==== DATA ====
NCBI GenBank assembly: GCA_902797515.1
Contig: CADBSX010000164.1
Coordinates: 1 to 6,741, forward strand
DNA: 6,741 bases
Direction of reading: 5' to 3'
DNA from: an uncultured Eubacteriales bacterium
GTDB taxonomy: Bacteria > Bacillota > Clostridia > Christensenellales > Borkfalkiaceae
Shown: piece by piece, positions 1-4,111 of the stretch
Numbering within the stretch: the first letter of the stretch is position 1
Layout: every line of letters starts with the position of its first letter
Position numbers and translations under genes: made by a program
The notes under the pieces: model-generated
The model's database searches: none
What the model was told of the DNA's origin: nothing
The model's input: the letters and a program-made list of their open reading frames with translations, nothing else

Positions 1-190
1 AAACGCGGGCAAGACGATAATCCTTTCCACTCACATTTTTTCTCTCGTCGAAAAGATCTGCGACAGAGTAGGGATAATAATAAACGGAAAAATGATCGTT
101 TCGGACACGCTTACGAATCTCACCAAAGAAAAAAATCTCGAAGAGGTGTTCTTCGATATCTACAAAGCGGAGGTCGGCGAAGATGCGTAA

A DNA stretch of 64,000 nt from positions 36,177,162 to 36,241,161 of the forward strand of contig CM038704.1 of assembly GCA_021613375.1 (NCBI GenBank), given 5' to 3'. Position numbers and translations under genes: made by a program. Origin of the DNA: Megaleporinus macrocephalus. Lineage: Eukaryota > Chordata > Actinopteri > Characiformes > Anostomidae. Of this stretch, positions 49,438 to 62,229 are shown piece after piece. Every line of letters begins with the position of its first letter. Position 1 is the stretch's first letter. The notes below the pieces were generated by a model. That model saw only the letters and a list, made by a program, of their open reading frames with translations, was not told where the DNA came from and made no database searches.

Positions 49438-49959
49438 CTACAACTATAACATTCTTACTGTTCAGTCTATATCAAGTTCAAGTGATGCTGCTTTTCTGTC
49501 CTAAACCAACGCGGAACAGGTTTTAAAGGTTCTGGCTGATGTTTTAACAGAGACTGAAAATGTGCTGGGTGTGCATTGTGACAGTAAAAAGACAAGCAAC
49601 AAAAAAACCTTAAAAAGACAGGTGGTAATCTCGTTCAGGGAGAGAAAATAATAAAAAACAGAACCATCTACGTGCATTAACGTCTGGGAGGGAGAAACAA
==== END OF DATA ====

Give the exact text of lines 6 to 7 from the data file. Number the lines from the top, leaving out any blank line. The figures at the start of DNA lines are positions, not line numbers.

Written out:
DNA from: an uncultured Eubacteriales bacterium
GTDB taxonomy: Bacteria > Bacillota > Clostridia > Christensenellales > Borkfalkiaceae